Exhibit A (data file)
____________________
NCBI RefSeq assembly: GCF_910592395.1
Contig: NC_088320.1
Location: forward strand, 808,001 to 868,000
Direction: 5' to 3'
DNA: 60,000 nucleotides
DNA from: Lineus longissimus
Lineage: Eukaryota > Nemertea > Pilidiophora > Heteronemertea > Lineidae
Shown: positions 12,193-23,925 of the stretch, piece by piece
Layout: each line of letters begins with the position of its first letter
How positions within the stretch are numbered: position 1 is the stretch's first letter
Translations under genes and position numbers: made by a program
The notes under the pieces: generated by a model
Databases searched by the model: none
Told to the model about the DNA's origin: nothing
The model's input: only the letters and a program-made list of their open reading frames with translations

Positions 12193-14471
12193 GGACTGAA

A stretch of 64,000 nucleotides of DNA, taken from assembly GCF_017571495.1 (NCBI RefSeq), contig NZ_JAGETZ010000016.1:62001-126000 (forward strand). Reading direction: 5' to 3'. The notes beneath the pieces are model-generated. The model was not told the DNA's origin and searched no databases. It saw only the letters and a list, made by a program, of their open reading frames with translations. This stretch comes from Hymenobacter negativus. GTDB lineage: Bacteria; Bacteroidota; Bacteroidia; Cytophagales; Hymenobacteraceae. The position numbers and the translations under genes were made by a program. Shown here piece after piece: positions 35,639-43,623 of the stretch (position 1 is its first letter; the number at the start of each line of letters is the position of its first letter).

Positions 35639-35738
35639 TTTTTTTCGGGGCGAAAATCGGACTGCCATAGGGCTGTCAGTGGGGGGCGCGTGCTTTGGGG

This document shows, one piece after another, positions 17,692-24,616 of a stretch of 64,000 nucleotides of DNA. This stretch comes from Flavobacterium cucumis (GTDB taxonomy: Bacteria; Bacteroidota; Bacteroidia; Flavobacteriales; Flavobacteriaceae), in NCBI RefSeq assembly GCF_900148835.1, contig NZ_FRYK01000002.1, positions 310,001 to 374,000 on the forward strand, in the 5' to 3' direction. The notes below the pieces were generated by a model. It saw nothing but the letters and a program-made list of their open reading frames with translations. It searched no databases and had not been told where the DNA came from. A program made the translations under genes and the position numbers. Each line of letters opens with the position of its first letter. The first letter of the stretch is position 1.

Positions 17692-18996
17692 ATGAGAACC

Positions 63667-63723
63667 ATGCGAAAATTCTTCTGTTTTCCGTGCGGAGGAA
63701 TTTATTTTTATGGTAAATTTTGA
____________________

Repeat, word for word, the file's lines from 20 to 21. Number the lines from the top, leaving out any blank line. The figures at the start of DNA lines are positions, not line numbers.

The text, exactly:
35639 TTTTTTTCGGGGCGAAAATCGGACTGCCATAGGGCTGTCAGTGGGGGGCGCGTGCTTTGGGG

This document shows, one piece after another, positions 17,692-24,616 of a stretch of 64,000 nucleotides of DNA. This stretch comes from Flavobacterium cucumis (GTDB taxonomy: Bacteria; Bacteroidota; Bacteroidia; Flavobacteriales; Flavobacteriaceae), in NCBI RefSeq assembly GCF_900148835.1, contig NZ_FRYK01000002.1, positions 310,001 to 374,000 on the forward strand, in the 5' to 3' direction. The notes below the pieces were generated by a model. It saw nothing but the letters and a program-made list of their open reading frames with translations. It searched no databases and had not been told where the DNA came from. A program made the translations under genes and the position numbers. Each line of letters opens with the position of its first letter. The first letter of the stretch is position 1.